Acupuncturist Chapel Hill, NC
Occasionally patients report they have received something called ‘Dry Needling’ from another practitioner and ask if we perform Dry Needling Technique at our acupuncture office. Dr. Lisa Oskardmay is a licensed acupuncturist with additional training specifically in DNT. Additionally, most acupuncturists can perform DNT, which involves deep needle insertion into muscle spasm areas to relieve trigger points and other muscle spasm issues as it is part of our scope of practice and general training. Nonetheless, although trained in the method, not all acupuncturists choose to use acupuncture in that manner and focus on other ways to mobilize qi and body energy. At Acupractic, DNT is available, and we offer meridian balancing acupuncture, as well.
There are some similarities between acupuncture and DNT, but profound differences, as well. Practitioner training and philosophic differences impact safety and outcome. Patients need to know the difference between the practices of acupuncture DNT to make good healthcare decisions.
Acupuncture is an ancient healing art form focused on qi flow and meridian balance. Qi is the body’s energy- blood, lymph, water, nerve, muscle, cognition; these all represent qi aspects. Meridians are the pathways on and in the body along which qi flows and correspond to each person’s fundamental elements: wood, fire, earth, metal, and water. Rather than some nebulous idea created by Chinese medicine practitioners, elements are natural occurrences that help us make sense of disease and qi flow stagnation in the body. Acupuncturists balance qi flow using acupuncture needles and other massage techniques such as cupping and gua sha along meridians. Depending on who uses DNT, they may thoughtfully strive to impact qi flow in a balanced manner, or they may just inserting a needle into a trigger point and thrusting it many times. Dr. Oskardmay aims to the former when she uses DNT to support the best healing response on many levels.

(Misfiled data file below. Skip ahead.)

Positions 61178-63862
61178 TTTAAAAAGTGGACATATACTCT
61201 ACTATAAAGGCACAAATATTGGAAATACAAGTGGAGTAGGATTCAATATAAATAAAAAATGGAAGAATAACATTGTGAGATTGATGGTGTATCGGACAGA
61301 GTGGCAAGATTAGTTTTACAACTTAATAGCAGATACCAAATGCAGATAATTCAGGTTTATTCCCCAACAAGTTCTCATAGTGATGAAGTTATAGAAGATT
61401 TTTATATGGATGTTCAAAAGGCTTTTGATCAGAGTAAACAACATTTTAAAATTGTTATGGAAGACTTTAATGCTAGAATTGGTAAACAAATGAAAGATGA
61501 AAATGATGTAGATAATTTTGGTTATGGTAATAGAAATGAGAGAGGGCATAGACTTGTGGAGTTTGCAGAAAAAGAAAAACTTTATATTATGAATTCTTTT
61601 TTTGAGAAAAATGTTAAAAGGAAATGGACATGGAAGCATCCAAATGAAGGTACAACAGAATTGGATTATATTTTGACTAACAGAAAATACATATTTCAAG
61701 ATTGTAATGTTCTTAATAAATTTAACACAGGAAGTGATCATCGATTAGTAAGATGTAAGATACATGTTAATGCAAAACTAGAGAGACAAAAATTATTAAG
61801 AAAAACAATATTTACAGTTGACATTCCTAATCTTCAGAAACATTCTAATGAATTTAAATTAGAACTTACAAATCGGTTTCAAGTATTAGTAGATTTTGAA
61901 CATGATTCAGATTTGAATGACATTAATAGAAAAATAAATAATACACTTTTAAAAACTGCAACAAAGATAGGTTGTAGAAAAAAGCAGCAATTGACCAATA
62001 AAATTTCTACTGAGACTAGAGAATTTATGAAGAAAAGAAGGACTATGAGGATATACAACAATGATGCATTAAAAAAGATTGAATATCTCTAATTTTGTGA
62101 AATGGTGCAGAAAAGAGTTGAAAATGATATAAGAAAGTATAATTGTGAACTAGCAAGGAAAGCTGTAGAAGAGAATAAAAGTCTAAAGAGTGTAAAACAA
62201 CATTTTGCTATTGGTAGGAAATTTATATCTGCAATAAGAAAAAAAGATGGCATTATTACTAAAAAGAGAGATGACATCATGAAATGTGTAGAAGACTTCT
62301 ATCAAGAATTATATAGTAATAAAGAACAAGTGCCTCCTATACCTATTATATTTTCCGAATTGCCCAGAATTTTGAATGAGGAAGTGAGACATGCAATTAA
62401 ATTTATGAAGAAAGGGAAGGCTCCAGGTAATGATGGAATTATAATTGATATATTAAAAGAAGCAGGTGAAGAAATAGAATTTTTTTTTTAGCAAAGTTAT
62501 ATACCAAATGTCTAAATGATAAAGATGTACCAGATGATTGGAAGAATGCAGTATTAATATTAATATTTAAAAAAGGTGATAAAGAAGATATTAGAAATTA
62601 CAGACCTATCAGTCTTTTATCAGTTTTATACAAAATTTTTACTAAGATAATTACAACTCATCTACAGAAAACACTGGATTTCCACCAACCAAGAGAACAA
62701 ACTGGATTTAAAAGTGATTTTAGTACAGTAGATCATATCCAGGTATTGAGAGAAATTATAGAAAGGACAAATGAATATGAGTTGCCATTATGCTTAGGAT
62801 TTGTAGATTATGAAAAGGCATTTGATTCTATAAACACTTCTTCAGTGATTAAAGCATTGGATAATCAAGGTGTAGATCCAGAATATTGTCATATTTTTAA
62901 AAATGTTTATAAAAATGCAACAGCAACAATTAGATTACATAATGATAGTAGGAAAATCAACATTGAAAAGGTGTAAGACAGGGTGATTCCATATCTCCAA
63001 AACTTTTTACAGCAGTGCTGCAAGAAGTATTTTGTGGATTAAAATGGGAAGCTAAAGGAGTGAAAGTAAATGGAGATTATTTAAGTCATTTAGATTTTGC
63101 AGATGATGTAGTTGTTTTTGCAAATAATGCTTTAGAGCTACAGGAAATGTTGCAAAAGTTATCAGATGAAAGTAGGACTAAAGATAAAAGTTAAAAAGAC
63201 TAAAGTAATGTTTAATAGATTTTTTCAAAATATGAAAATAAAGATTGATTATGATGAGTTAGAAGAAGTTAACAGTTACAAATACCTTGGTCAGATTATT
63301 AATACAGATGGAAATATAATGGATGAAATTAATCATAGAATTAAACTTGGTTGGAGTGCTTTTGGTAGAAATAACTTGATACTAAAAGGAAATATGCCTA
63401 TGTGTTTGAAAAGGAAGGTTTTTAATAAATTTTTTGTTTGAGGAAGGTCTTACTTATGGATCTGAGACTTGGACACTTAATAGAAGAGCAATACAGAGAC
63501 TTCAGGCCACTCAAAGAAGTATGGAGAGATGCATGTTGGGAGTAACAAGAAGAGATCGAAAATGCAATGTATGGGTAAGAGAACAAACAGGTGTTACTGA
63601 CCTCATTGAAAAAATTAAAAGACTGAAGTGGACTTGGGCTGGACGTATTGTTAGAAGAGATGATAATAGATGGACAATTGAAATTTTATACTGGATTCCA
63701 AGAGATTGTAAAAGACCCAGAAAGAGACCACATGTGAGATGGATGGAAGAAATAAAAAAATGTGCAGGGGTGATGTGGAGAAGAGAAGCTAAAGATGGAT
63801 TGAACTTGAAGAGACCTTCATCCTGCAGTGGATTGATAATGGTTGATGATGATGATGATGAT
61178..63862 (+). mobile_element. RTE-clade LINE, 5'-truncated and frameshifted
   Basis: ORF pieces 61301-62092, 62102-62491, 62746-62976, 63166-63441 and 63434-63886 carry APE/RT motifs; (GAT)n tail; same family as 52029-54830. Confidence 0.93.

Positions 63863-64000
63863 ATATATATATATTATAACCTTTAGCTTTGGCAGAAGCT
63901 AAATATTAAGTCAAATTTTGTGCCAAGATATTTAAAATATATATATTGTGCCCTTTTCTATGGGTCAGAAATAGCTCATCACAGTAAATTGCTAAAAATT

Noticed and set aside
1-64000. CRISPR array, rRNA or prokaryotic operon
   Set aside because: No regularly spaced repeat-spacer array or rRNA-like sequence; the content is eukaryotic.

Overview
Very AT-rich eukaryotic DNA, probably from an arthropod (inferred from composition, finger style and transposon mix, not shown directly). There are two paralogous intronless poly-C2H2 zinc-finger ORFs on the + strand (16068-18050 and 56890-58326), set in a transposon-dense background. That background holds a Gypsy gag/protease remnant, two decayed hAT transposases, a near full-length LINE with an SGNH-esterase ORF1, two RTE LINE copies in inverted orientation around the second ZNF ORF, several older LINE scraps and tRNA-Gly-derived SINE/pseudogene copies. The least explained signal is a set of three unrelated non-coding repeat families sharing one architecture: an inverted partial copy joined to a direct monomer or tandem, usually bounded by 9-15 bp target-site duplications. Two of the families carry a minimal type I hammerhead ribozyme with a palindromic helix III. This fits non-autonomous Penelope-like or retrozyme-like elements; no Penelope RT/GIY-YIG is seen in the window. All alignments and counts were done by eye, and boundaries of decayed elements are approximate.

Another critical difference between DNT and acupuncture is the conditions surrounding the treatment itself. At Acupractic Natural Healing Center, Dr. Oskardmay provides a relaxed, healing atmosphere for each patient. Following needle insertion, patients rest on the table to relax the mind and allow treatment to engage fully. This differs from the highly medicalized DNT offered in some clinics that are not designed to be relaxing. Under the clinic atmosphere and the aggressive needle insertion into muscle tissue, it may increase cortisol stimulation and interfere with relaxation and healing.
Both acupuncture and DNT use sterile acupuncture needles. A licensed acupuncturist such as Dr. Oskardmay will choose the thinnest, highest gauge needle to achieve treatment results and insert the device to the depth required to balance qi flow. She may mobilize the needle gently or even somewhat vigorously at times to achieve treatment goals, constantly aware of patient comfort. The non-acupuncturist performing DNT chooses a larger diameter needle to break up muscle fibers and re-insert the needle repeatedly into the same and surrounding areas during one treatment leaving some patients to report pain and tenderness at the site of needle insertion that can last for several days.
There is no consensus on who can perform DNT; some states allow physical therapists, nurses, athletic trainers, physicians, and others to apply DNT. There is no required coursework or licensure requirement for practitioners who want to add this novel, popular technique to their treatment plans. Needles’ insertion depth ranges from 25 to 125 mm deep, and the risk of damage to nerves, muscles, and internal organs is genuine.
Whether your goal is relief from musculoskeletal aches and pains, stress relief, or other health concerns, call the acupuncture and chiropractic offices of Dr. Lisa Oskardmay at (919) 929-1400, email us at firstname.lastname@example.org or schedule online at acudocnc.com anytime. We are here for you, and our goal is to help you achieve balanced healing, naturally and safely.